5 Centimetres Per Second (2007)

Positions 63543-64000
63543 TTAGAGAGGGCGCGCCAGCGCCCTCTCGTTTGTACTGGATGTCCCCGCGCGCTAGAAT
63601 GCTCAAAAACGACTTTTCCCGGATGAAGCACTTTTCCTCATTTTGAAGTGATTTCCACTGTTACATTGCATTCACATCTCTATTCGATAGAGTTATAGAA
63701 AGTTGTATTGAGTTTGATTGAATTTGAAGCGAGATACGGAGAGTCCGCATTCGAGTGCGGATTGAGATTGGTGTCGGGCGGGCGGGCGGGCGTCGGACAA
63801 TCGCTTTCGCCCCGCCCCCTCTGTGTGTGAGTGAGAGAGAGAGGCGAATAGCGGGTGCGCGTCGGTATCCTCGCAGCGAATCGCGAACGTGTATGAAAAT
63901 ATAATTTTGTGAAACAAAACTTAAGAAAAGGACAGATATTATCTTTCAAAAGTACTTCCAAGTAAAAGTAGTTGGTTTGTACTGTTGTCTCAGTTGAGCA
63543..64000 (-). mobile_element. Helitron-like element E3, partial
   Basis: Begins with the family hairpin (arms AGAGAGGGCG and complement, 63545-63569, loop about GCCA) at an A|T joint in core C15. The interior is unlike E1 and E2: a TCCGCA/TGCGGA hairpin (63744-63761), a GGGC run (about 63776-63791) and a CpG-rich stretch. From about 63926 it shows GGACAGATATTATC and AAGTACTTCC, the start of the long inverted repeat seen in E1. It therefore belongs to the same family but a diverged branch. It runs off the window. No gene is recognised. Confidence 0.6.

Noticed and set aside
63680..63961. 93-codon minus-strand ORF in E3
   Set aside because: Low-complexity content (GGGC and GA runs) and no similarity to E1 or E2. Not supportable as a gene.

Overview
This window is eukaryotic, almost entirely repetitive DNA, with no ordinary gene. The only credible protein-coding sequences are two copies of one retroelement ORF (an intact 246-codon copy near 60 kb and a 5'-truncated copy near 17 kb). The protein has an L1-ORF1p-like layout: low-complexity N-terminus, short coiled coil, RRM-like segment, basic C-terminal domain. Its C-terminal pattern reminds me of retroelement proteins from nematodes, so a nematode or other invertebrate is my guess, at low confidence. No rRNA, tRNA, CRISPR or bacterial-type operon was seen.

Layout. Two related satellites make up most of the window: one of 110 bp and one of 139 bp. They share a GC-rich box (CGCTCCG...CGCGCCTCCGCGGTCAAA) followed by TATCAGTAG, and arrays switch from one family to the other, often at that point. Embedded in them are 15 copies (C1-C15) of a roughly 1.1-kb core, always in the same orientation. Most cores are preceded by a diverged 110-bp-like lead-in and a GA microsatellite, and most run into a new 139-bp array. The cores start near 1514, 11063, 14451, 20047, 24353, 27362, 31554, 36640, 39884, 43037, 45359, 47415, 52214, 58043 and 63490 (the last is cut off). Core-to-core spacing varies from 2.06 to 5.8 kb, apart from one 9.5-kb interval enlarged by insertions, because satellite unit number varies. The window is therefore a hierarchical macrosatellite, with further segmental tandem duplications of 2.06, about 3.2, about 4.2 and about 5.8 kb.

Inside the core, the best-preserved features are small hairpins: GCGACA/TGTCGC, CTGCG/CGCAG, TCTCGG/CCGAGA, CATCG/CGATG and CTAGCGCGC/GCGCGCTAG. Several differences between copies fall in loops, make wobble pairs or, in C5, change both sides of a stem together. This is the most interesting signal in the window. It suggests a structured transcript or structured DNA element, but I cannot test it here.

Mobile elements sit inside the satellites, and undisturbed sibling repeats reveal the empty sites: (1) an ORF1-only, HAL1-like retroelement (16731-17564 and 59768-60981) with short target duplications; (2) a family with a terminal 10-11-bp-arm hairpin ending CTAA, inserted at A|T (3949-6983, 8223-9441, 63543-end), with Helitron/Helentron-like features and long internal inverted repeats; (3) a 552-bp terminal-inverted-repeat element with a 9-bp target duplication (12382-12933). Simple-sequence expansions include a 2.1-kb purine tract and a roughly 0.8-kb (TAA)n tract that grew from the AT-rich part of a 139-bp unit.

Cherry blossoms fall at 5 centimetres per second. That’s not important, other than setting a nice slow and steady tone. Despite being split into three episodes, this really is essentially a film in three acts. The only difference being the time separation between the three. The reason is the expanse of this. Telling Takaki’s life story at three separate intervals. Act 1 is slow, dreamy and hopeful. A budding relationship with Takaki and his young friend Akari. He lives in Tokyo, she’s moved out to the countryside with her family. It’s a tale of longing, letters and love put on hold. On hold until Takaki goes to visit. This whole sequence is the highlight for me, as he travels by train at night. Alone for the first time as the weather worsens and his train is delayed. The lighting is heavenly and the detail, the depth, it’s remarkable. The excitement of adventure makes way for his palpable anxiety and that anxiety transfers to us as Takaki gets stuck, helpless. The expectations on will they meet, how will it be after all this time, all those letters. It’s the energy that carries the rest of the film as we find Takaki, a little older, now the focus of Kanae’s attentions. We follow her thoughts. Her longing. Her overwhelming feelings of unrequited love, but finding her balance, positivity, by taking one step at a time. It’s melancholic as we teach the end, an interesting look at the way a life changes with the passage of time. It’s not a classic, but at a thrifty one hour runtime, well worth a watch.